Today, Valencia is once again based in Mobile, Alabama as a Scientist and Entrepreneur.  She is the principal research consultant and owner of the Obsidian Consulting Group, which focuses on enhancing educational opportunities for minority girls seeking careers in Healthcare, Science or Engineering.  In 2009, Valencia spearheaded the Edith Mitchell Health Initiative (EMHI) in honor of her late grandmother who founded the first nursing program for African Americans in Mobile Alabama at Carver State Technical College, which is now the School of Nursing at Bishop State Community College. Since its inception, the EMHI has awarded over 30 scholarships to deserving minority and female students seeking “STEM” healthcare careers at Bishop State and Tuskegee University. Volunteers from the EMHI’s Nursing Academy of Achievers have given over 1,000 hours of free Nursing coursework and NCLEX tutoring for students enrolled in Nursing programs, have offered over 2,000 hours of complimentary ACT, Math and Science tutoring to aspiring high school students and have manned over 20 healthcare screenings servicing more than 4,800 clients through capacity building and community partnerships.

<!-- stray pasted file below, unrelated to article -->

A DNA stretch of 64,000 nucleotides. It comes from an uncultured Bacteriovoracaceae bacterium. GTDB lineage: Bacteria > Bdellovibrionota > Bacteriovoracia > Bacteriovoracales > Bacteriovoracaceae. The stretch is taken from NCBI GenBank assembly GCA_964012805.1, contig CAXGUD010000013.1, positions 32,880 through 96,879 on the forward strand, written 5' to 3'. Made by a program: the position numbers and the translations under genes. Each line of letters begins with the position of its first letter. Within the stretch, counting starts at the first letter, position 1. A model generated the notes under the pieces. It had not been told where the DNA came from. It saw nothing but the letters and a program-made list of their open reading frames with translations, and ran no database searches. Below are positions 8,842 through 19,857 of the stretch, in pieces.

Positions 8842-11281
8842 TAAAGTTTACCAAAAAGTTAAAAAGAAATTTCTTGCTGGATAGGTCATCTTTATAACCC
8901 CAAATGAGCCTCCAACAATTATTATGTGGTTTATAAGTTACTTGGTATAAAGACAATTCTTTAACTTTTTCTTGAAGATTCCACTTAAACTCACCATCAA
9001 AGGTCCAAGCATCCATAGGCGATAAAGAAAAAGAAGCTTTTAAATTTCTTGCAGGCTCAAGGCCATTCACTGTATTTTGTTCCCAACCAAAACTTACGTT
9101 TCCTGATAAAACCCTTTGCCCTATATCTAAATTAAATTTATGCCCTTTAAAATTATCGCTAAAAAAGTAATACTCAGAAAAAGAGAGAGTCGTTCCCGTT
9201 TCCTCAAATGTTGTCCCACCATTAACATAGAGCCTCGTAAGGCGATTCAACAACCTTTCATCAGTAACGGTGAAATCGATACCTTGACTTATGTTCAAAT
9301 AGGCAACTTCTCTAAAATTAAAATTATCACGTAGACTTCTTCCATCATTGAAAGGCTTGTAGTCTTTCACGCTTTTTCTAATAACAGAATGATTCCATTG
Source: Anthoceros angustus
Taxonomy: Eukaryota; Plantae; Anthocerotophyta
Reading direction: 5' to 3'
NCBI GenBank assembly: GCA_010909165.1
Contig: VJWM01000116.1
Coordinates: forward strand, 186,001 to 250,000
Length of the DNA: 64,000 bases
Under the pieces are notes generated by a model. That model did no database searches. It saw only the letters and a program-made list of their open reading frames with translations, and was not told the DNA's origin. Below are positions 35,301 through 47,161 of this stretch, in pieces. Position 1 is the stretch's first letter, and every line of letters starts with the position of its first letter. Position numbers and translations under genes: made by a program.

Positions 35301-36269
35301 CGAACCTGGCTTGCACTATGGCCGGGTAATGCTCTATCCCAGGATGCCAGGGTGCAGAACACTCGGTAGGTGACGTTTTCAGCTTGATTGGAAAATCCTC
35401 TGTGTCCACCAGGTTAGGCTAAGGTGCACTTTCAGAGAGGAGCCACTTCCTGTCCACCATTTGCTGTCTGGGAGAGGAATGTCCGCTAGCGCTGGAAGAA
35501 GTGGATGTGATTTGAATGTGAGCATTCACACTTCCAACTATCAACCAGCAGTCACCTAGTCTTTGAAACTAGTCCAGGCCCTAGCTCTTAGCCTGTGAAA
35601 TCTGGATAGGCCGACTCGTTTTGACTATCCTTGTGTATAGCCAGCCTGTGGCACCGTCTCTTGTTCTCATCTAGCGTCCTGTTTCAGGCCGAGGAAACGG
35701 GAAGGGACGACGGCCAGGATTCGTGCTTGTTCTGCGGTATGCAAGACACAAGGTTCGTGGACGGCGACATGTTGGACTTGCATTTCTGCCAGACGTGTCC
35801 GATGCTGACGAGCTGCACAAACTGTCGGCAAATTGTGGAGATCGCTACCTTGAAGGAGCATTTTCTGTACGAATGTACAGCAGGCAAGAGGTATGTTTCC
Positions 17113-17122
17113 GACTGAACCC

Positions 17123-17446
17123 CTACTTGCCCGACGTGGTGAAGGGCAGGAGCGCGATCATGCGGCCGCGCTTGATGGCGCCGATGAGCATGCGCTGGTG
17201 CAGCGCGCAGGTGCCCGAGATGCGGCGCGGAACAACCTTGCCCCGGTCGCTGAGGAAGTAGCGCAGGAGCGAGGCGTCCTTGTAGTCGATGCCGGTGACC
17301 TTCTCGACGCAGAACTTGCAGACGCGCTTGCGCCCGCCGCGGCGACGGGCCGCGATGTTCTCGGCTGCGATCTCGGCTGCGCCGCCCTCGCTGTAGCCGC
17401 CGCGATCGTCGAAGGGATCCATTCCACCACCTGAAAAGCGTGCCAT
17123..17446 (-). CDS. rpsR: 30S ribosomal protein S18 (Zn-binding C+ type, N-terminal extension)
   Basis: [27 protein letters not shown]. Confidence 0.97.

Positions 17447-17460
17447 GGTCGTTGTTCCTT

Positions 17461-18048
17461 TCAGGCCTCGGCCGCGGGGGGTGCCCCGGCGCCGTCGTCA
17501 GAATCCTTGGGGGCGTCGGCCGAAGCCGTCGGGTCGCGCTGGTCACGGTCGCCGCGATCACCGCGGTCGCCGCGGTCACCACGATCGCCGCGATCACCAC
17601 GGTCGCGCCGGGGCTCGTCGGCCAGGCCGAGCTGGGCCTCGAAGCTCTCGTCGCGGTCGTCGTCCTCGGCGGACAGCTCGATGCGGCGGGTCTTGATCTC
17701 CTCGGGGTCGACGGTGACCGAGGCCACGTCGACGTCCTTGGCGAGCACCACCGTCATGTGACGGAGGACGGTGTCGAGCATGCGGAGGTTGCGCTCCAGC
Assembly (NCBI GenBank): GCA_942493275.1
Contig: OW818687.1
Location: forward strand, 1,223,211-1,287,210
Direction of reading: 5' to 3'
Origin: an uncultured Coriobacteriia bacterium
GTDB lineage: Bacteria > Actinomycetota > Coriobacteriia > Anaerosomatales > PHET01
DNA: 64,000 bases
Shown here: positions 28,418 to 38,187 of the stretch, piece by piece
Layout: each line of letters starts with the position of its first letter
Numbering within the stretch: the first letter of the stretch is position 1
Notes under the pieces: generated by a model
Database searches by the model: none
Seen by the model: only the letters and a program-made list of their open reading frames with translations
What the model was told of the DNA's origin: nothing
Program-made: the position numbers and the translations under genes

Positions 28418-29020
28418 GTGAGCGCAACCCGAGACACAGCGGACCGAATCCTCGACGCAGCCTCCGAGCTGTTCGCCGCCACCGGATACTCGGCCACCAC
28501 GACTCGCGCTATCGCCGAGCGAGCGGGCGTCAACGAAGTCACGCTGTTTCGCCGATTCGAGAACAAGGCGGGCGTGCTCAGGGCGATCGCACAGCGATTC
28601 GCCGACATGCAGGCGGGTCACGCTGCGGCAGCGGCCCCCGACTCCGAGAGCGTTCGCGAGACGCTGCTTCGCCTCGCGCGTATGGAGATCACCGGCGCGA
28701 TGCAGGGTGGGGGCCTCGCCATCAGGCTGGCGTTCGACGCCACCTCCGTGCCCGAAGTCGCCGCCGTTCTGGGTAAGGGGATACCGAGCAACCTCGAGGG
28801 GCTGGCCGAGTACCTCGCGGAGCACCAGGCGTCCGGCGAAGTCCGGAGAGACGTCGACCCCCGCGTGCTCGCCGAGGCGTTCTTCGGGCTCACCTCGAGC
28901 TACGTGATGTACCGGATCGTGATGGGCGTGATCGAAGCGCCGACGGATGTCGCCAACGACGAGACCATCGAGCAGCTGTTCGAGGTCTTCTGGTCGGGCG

In 2015, after 26 years, Valencia reunited with her first professional African American female STEM mentor, Dr. Latitia McCane, Academic Dean of Bishop State, to launch a powerful educational pipeline that occasioned the following four initiatives in just one year: 1) the Mobile, ALabama launching of the S.C.H.O.O.L.S Program (Success Can Happen Out Of Low Scores) Academic Enrichment and Supplemental Education Services Company, which offered ACT Prep, STEM tutoring and “wrap-around” educational coaching services to advance graduation rates and college entrance, 2) the creation of the JEM Scholars Program (Jumpstart to English and Math), which offered Dual Enrollment to eradicate the need of remedial collegiate courses pre-admission while making college affordable through the completion of college credit during high school, 3) the initiation of the GOOGLE [X] Diabetes / Life Sciences Division Research Study, where Valencia, as a member of the research team, offered minority participants state of the art biotechnology in the control and management of diabetes, and most recently, 4) the opening of the LSHSC (Leflore Student Health Services Clinic), which offered high quality, cost effective healthcare free of charge to students in a clinic run and manned by STEM healthcare degree seeking minority students from disadvantaged backgrounds.